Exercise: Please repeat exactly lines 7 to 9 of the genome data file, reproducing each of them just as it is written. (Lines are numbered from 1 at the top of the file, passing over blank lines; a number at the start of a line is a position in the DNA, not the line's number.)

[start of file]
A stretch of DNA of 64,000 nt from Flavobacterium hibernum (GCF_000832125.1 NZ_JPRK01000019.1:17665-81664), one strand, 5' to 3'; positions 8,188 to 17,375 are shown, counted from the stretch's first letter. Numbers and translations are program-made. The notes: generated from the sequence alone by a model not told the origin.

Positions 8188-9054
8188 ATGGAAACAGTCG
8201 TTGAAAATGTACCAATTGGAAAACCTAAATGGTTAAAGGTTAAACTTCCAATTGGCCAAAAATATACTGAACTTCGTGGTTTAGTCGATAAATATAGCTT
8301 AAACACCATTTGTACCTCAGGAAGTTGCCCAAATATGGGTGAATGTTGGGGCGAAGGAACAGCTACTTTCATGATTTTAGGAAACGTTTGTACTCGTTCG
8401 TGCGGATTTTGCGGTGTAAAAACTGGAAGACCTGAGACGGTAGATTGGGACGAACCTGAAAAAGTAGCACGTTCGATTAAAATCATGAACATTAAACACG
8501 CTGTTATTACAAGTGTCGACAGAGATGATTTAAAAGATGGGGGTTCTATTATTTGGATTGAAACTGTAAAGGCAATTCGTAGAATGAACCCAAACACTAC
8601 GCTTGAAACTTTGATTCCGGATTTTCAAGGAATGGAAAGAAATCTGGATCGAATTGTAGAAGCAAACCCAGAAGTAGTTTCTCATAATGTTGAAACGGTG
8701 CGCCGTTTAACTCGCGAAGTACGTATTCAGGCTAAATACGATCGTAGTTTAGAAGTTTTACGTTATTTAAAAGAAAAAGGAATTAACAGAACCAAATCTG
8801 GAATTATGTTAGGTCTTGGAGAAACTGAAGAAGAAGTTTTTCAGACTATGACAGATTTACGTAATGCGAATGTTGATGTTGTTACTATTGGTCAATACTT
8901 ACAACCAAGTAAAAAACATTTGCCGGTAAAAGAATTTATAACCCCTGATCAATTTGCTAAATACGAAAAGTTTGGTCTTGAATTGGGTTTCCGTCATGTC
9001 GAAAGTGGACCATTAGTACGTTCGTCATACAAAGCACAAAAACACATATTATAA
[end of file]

8501 CTGTTATTACAAGTGTCGACAGAGATGATTTAAAAGATGGGGGTTCTATTATTTGGATTGAAACTGTAAAGGCAATTCGTAGAATGAACCCAAACACTAC
8601 GCTTGAAACTTTGATTCCGGATTTTCAAGGAATGGAAAGAAATCTGGATCGAATTGTAGAAGCAAACCCAGAAGTAGTTTCTCATAATGTTGAAACGGTG
8701 CGCCGTTTAACTCGCGAAGTACGTATTCAGGCTAAATACGATCGTAGTTTAGAAGTTTTACGTTATTTAAAAGAAAAAGGAATTAACAGAACCAAATCTG